Heirs of native and European cultures, Peru maintains a diversity of festivals and traditions that make up the cultural heritage. A host of events and festivals throughout the year lend color and flavor to our day to day, with celebrations that, between vibrant dances and acts of deep religious devotion, fill Peruvian life with passion and happiness.
Cajamarca is one of those heirs, considered the capital of the Carnival in Peru. This region constitutes an agrarian zone of great importance in the Peruvian economy, because its predominant activities are based on agriculture and livestock; due to the richness of its pastures and the fecundity of its soil. Among its main resources are: corn, wheat, coffee, barley, cocoa, potatoes, olluco, cattle, sheep and goats. Small companies consist of the processing of milk and its derivatives: blancmange, butter, cheese, yogurt, etc. In addition, in this region is one of the most important mineral deposits in Peru, its soils are extracted copper, silver zinc, lead and coal.
Cajamarca was one of the first cities to be inhabited by the Spaniards. On November 16, 1,532, the current square was the stage where two cultural powers faced each other: the Andean and the western, when the Inca Atahualpa was taken prisoner by a group of Spaniards under the command of the conquistador Francisco Pizarro, whom he offered in Inca a room full of gold and two rooms full of silver, as payment for his ransom. Months later the Inca was sentenced to death by garrote.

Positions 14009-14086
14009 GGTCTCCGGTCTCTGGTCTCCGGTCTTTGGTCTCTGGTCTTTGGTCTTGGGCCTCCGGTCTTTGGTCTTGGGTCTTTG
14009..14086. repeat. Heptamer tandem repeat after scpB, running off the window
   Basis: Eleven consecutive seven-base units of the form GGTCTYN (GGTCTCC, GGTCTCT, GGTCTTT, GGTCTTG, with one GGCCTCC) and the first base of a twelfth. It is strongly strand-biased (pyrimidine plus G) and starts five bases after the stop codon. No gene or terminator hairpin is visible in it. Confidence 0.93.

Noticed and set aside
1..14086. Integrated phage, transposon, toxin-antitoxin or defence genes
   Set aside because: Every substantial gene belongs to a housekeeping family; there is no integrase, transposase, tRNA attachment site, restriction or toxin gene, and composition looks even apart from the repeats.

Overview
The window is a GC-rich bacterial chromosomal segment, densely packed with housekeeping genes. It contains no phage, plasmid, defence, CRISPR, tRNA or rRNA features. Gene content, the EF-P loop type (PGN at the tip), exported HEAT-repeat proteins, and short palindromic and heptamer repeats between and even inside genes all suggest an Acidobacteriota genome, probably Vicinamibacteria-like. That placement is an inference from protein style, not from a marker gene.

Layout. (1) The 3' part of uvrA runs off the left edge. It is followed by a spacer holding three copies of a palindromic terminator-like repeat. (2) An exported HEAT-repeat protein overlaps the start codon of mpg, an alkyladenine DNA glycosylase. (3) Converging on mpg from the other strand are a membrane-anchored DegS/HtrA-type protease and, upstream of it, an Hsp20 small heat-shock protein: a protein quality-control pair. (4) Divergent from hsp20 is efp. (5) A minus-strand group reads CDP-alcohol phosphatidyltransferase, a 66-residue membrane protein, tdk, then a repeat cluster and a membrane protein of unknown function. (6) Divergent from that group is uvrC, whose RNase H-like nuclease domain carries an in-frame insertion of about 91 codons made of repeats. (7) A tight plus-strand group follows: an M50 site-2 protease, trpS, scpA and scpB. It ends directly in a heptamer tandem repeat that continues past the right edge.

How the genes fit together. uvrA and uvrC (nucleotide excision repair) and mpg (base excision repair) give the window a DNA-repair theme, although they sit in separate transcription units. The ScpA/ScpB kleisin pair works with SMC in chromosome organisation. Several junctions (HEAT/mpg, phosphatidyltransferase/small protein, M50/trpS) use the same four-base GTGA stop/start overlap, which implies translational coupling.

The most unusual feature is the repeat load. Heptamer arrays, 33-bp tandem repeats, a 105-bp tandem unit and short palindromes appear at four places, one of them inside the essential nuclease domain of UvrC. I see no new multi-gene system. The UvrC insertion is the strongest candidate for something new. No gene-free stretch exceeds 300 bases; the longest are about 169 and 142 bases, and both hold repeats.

Due to its historical, archaeological importance and the beauty of its landscapes, on February 14, 1986, the Organization of American States declares it as "Historical and Cultural Heritage of the Americas".
Cajamarca is a city in northern Peru, capital of the Department and the Province of Cajamarca, located at 2720 meters above sea level on the eastern slopes of the Andes Mountains, in the northern highlands of the country.
Here are a list of the Main Tourist Attractions in Cajamarca:
In this region there are important historical monuments such as the Cumbemayo canal, the Otuzco windows, the rescue room, church, museum and crypt of San Francisco, Belén church, San Pedro and San Jorge church, the Cajamarca Cathedral, and the Largest forest park in Peru: the Porcón farm.
To drink do not forget to try the delicious and refreshing chicha de jora or also the cañazo (schnapps). It is also recommended to the famous sweets such as the white delicacy, milk cookies, among other dairy products.
The Carnival is a celebration that is celebrated all over Peru, with common characteristics; parades, costumes, parties and games with water.
We could say that Peru, given its great cultural diversity, has carnivals for all tastes, but the best known and visited both by nationals and foreigners is Cajamarca, in the region known as "the capital of Carnival".
It should be noted that this party has a touch of sarcasm and social criticism, visible both in some of the masks and in the picaresque "Testamento de Ño Carnavalón" (which is read in public), which alludes to authorities and politicians, institutions and popular characters.